Timothy Hutton, Donald Sutherland, Mary Tyler Moore, Judd Hirsch, M. Emmet Walsh, Elizabeth McGovern, Dinah Manoff, Fredric Lehne, James Sikking, Basil Hoffman, Scott Doebler, Quinn K. Redeker, Mariclare Costello, Meg Mundy, Elizabeth Hubbard, Adam Baldwin, Richard Whiting Update Cast
More Trivia from Ordinary People
Ordinary People's title explains it all.
This is supposed to be the happy family in suburbia and between the accidental death and an attempted suicide, it is tainted.
These really are no Ordinary People, but the movie seems to be about how so they really want to be, although the message is, there is no such thing as Ordinary and life gives you plenty of twists and suprises to deal with.
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1980 was a cusp era, the drastic 'me decade' of the 70's was on it's way out and in came the 'greed-decade'. Dinner parties, wearing the right clothing, having the best appliances and NEVER appearing anything but content.
Ordinary People is a movie about appearances and feelings and does much more in the process.
Conrad Jarret is the definition of angst -way before angst became a way of life. A good looking teen boy who is forced to face harsh truths before he is ready.
You see, a year before the story takes place, he once had a brother, 10 months his senior -Buck. Buck was everything to everyone, including to Conrad, a hero, a do-no wrong, perfect student and athlete. Now he is gone, in flashback you see his untimely demise, during a sailing accident, bad weather and a storm abruptly changed a family. Buck drowned because he let go of the boat, Conrad lived because he hung on.
Guilt stricken by this fact, Conrad tried to end his own life, by cutting his wrists. He failed and the movie starts when he has returned from a hospital to begin living a life again.
I'll be honest. Some tragedy movies, it takes almost the whole movie for me to care about the main character. Ten minutes into this movie, I could honestly say, I was very glad Conrad Jarret failed in ending his life. A sweet boy, with a wonderful sense of humor, desperate eyes seeing all around him and the delicate way he handles his friends and family as they tip toe around him, afraid he'll hurt himself or someone else.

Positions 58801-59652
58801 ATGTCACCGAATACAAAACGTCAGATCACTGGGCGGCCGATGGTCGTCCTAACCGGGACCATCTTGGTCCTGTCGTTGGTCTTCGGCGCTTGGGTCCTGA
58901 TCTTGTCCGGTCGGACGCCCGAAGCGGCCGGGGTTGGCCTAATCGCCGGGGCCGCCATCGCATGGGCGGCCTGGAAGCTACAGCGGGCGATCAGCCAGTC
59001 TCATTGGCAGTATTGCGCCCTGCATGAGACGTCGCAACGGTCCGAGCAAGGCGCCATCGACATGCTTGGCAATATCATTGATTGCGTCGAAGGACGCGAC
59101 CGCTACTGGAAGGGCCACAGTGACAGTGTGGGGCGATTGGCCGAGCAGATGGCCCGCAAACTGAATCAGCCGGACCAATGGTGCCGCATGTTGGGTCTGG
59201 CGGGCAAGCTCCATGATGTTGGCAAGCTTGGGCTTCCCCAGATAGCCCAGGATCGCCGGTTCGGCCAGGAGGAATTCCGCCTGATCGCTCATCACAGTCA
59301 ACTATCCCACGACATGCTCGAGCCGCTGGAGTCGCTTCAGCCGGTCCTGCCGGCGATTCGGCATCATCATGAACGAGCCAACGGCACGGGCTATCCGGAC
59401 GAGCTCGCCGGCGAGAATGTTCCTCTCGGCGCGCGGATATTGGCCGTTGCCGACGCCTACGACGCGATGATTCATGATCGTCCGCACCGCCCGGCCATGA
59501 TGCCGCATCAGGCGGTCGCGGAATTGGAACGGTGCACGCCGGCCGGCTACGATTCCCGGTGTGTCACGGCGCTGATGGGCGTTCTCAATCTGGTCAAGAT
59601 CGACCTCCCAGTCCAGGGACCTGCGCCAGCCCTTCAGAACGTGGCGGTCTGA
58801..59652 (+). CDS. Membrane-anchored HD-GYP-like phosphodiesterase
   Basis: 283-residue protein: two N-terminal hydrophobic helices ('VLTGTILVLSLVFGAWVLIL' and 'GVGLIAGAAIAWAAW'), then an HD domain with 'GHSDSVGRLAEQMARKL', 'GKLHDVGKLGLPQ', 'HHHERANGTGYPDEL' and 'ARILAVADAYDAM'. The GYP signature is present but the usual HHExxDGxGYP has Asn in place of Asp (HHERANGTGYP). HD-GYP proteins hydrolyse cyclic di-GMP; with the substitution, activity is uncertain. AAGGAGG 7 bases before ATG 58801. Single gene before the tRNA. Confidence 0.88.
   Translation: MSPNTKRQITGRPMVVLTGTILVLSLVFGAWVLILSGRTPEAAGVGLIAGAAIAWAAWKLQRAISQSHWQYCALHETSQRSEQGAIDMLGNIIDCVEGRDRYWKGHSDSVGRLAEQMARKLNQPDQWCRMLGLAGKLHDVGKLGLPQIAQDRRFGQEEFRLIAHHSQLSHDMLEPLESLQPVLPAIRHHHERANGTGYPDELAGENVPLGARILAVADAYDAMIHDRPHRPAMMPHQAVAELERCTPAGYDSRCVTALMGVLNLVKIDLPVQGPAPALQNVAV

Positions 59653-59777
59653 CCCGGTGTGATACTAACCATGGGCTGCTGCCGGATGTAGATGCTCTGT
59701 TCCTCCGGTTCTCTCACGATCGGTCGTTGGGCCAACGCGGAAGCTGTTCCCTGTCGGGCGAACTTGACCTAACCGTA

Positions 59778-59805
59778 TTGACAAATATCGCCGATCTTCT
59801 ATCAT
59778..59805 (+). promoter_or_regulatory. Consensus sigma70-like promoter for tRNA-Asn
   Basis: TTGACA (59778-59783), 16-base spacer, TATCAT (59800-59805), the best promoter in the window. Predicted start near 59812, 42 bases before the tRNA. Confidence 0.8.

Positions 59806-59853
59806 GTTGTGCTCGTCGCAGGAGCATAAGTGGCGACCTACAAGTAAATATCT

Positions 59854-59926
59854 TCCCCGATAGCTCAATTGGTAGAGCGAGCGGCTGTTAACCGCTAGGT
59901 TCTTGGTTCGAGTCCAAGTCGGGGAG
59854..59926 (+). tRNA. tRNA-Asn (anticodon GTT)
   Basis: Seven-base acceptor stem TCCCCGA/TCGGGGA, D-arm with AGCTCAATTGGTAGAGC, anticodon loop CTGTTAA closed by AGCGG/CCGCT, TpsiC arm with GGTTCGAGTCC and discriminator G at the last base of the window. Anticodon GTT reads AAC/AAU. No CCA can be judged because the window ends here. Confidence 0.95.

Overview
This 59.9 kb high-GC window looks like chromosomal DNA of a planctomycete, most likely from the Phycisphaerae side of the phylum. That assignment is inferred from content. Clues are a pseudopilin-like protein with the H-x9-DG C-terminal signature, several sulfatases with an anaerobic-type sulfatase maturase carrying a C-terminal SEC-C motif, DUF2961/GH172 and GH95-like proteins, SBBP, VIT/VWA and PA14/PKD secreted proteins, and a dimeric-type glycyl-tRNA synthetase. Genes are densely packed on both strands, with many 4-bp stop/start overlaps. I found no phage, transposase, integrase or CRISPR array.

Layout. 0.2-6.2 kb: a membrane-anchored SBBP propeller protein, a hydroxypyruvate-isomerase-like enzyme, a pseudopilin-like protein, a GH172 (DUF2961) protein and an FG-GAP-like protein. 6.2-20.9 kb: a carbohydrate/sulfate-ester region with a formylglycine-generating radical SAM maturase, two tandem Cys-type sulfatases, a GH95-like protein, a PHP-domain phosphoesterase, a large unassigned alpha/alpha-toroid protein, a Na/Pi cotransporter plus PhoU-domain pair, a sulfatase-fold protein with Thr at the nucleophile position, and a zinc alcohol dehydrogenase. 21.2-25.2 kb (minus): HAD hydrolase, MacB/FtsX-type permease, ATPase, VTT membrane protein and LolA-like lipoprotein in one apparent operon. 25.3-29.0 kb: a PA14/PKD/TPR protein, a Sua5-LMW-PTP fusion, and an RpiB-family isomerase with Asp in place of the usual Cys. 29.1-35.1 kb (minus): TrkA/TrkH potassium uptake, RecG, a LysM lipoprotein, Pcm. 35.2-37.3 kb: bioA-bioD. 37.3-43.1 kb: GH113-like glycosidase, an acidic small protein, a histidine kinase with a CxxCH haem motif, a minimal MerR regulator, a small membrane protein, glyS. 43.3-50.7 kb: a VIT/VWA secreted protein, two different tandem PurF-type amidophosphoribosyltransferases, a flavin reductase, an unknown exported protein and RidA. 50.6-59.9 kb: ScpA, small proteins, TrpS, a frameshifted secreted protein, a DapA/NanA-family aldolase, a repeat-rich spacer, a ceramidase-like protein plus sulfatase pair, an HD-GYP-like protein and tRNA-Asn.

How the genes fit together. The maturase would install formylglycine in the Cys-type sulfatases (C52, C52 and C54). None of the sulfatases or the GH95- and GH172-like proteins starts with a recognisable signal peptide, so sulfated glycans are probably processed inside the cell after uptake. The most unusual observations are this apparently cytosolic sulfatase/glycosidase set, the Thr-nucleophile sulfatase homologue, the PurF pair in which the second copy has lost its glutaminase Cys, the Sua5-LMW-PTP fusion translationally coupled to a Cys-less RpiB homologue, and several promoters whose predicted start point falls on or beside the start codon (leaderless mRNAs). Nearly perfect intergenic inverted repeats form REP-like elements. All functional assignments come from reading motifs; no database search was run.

As part of the agreement with his father, he starts seeing Dr. Berger, a rather eclectic man with his own methods, but who you can tell right away is the key to Conrad finding his raw emotions. Conrad has healing to do, as do his parents, Calvin -a rags to riches lawyer with a heart of gold and Beth, his beautiful but terminally unhappy wife.
Calvin wants his son happy, not appearing happy, but BEING happy. He questions his own happiness as his son heals. And he discovers the healing process has ups and downs, there are set-backs and he begins to feel again, allowing himself to mourn his lost son and have empathy for the son who survived.
Beth is the picture perfect mother, she plays golf with the right people -even if she isn't in the mood- just so she appears the model person she wishes to be seen as. She attends dinner parties, chides her husband if he does anything that may show the Jarret's are anything but deliriously happy people -despite their tragedies.
There is no concealing her contempt for Conrad, her own son. She is angry at him for attempting suicide. My opinion is because she lost one son to fate and cannot understand why her other son would dare take even more from her. Conrad is not Buck and Buck was her pet favorite. Conrad should have let go of the boat, not Buck -this is never said, mind you, but is very apparent. She gets angry at him for doing things like quitting the swim team without telling her and well, from what I can tell, she almost seems to resent him healing.
Into this story enters a pretty girl, Jeannine. She is also suffering from the appearance situation and Conrad helps her with that by just being himself. Unlike the drooling, ass-grabbing buddies he knows, he treats her as a person and she begins to realize she is human and that is a good thing.
So much goes on and much of it is conveyed by actions rather than words. The icy treatment of Conrad by Beth cannot be described with proper justice -it's that masterful, the sweetness emoted by Calvin is genuine and Dr. Berger's raw approach to bring Conrad up into the world of the living again, is priceless, especially when dealing with setbacks like a former friend from Conrad's hospital killing herself and the very discovery of why Conrad is so angry at himself.
In the end, everyone makes discoveries and acceptances of who they are and where to go from here...
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